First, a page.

At MSP, we understand the importance of diverse perspectives to strengthen our community. We’re proud that our MSP Board of Trustees brings together diverse clinical psychologists, business administrators, and nonprofit leaders to lead our Institution’s ongoing growth and renewal.
The following blog was written by Board Trustee DeAndre Lipscomb, who reflects on his experience on the MSP board and on the ongoing struggle of being Black in America. Thank you, DeAndre, for your wisdom and guidance as a member of MSP’s Board of Trustees.
DeAndre Lipscomb is Executive Director of the Lake Trust Foundation and Community Impact Manager at the Lake Trust Credit Union.
I must be honest. I’m exhausted.
We are yet again confronted by the stark ugliness of racism and police brutality and their consequences. We are again forced to justify why Black lives matter and highlight the disparity in the lived experience of Black people.
Let’s be frank. This is not just about racially charged violence displayed by some police officers. This is about the devaluation of Black lives in America. It has permeated housing, the criminal justice system, employment, education and many other areas in the business of ordinary living that many take for granted.
In 2020, the color of one’s skin can still lead to preference for some and disparity – or the loss of life – for others. Doing your job. Using the gym. Visiting the pool. Bird watching. Staying at an AirBNB. Meeting at Starbucks. Walking home with Skittles.
It’s likely you’ve already heard of at least some of these incidences as they were daily conversation pieces on social media. I’m not sharing them to rehash the unequal treatment or how the bar for normal behavior and access is set higher for Black individuals.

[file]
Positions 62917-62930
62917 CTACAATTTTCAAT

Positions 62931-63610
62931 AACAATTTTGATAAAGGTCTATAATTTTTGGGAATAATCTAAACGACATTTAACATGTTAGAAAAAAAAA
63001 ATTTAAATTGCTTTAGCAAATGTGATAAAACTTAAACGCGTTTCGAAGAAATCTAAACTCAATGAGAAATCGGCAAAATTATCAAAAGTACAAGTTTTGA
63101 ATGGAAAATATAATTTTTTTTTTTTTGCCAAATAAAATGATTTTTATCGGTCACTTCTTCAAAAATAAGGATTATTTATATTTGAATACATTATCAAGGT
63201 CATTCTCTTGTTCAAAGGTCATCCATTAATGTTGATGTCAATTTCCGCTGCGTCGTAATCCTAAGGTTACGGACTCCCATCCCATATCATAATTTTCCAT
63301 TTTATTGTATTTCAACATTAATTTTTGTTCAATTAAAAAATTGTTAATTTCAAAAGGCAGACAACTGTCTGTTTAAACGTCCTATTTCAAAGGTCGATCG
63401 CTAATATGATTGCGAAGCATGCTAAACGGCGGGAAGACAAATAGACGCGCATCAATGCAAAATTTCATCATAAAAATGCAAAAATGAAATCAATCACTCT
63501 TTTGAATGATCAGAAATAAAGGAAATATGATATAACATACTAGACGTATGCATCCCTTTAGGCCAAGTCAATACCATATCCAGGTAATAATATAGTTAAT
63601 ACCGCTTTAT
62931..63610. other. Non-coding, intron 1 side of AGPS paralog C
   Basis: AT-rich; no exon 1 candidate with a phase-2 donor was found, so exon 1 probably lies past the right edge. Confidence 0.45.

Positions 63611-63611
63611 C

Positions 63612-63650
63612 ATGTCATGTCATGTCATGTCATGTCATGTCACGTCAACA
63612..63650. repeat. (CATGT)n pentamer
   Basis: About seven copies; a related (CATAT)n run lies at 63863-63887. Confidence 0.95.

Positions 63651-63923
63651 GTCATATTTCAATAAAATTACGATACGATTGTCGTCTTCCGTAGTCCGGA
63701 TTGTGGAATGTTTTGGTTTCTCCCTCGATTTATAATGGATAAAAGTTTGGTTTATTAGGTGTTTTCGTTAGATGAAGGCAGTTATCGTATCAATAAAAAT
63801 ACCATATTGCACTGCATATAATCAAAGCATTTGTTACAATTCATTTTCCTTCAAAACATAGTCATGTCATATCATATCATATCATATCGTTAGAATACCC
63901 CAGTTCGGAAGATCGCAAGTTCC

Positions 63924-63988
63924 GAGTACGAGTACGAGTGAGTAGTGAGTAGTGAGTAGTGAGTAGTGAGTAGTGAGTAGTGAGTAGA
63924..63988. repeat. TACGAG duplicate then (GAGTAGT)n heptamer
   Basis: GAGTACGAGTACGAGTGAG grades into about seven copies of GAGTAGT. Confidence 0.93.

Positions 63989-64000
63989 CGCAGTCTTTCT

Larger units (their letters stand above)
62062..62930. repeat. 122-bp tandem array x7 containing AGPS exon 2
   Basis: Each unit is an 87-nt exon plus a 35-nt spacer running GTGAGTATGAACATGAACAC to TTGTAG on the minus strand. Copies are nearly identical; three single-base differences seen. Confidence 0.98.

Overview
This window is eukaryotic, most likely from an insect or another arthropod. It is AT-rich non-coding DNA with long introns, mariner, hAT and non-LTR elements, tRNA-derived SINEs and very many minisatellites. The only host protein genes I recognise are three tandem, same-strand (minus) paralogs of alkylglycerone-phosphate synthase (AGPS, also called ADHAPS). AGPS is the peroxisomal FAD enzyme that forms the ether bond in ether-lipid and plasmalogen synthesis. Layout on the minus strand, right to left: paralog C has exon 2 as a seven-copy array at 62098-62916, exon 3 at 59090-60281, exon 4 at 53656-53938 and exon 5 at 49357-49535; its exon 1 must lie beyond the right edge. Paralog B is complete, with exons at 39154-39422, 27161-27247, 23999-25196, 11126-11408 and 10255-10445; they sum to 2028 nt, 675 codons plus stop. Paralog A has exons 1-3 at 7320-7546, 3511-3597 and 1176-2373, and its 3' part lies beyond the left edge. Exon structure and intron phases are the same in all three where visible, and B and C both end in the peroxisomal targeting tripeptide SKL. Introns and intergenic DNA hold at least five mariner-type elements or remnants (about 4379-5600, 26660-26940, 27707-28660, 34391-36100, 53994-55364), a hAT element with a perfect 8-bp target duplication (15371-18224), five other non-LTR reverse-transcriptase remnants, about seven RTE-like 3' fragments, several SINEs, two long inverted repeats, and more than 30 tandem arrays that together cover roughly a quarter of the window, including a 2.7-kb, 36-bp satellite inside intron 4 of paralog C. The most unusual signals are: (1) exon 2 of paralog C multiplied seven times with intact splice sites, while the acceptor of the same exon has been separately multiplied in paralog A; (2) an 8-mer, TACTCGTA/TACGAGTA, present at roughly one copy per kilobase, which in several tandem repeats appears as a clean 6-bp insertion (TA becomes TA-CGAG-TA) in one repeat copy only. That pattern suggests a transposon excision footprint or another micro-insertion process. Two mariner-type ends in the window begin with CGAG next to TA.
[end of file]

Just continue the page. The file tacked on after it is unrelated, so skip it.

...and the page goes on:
I’m highlighting the sheer volume of experiences to talk about racial trauma, an area where the Michigan School of Psychology can make a difference. The American Psychological Association says that the effects of racism on individuals is a form of post-traumatic stress disorder.
“Many ethnic and racial groups experience higher rates of posttraumatic stress disorder (PTSD) as compared to White Americans. One explanation for this is the experience of racism, which can itself be traumatic.
When traumatization is due to experiences of racism it is sometimes called racial trauma. Racial trauma can result from major experiences of racism such as workplace discrimination or hate crimes, or it can be the result of an accumulation of many small occurrences, such as everyday discrimination and microaggressions.”
This comes as no surprise when you realize that these racial incidents are not isolated. They happen all the time. Just google “Police called on person” and insert your preferred activity.
Imagine going about your life and never knowing if simply being Black is going to thrust you into a confrontation that could turn dangerous or deadly. My three sons and I have all been racially profiled. We have all been stopped by police officers. We are all aware that at any moment our race may be weaponized against us.
In 2020, we are still fighting the same fight as previous generations. To simply live.
It makes me heartsick – and tired. Constantly feeling unsafe is no way to live. It is traumatic.
And, yes, I’m tired of it. But I cannot let my exhaustion lead to paralysis.
Being a Black man, father, business professional, community advocate and diversity and inclusion professional, I can’t be silent on this issue or stop working to create change. Like many that fought before us, oftentimes with their lives, it’s important to continue to demand an end to racism.
And we can’t rest. The effects of systemic racism make the work of MSP students and faculty even more crucial. Mental health struggles do not discriminate. You are essential to the healing of our community as we go forward.
As a Board Trustee, I take pride in the diverse makeup. Our conversations are not always easy, but the respect we all have for each other and the important work of the school leads to great collaboration.
And that’s what keeps me going during this turbulent time. I sincerely believe we can make significant contributions to a better and more equitable future through our work together.
On a personal note, I encourage you to embrace self-care, seek out resources and support from others and give help where you can. Social justice requires a lot from us. So, it’s important that we take good care of ourselves and each other as we take an active role in changing our society.